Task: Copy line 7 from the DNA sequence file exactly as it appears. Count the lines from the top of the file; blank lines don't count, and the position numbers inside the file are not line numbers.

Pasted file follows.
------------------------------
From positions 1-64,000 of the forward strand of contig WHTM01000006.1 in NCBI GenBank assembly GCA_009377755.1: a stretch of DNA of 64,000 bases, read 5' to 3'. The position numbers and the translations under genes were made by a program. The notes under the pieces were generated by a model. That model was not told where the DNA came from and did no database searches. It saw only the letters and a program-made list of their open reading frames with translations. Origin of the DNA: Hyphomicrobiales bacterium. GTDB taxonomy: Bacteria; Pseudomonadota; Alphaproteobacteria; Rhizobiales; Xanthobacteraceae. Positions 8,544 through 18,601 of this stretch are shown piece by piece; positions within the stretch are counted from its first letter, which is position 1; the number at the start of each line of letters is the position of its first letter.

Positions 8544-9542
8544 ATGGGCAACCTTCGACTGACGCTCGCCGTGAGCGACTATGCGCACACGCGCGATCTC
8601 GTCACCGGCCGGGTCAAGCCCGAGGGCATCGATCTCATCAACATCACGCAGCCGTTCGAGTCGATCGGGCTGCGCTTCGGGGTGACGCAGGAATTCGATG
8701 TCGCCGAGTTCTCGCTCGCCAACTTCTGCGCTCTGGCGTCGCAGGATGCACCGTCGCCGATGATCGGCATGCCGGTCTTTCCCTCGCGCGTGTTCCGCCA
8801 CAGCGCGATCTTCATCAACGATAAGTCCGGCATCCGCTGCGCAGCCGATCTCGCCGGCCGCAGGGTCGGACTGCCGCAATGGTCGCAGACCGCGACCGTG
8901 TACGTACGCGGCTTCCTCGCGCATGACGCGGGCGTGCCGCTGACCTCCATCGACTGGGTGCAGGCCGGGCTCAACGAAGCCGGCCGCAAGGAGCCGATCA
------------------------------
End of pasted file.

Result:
8901 TACGTACGCGGCTTCCTCGCGCATGACGCGGGCGTGCCGCTGACCTCCATCGACTGGGTGCAGGCCGGGCTCAACGAAGCCGGCCGCAAGGAGCCGATCA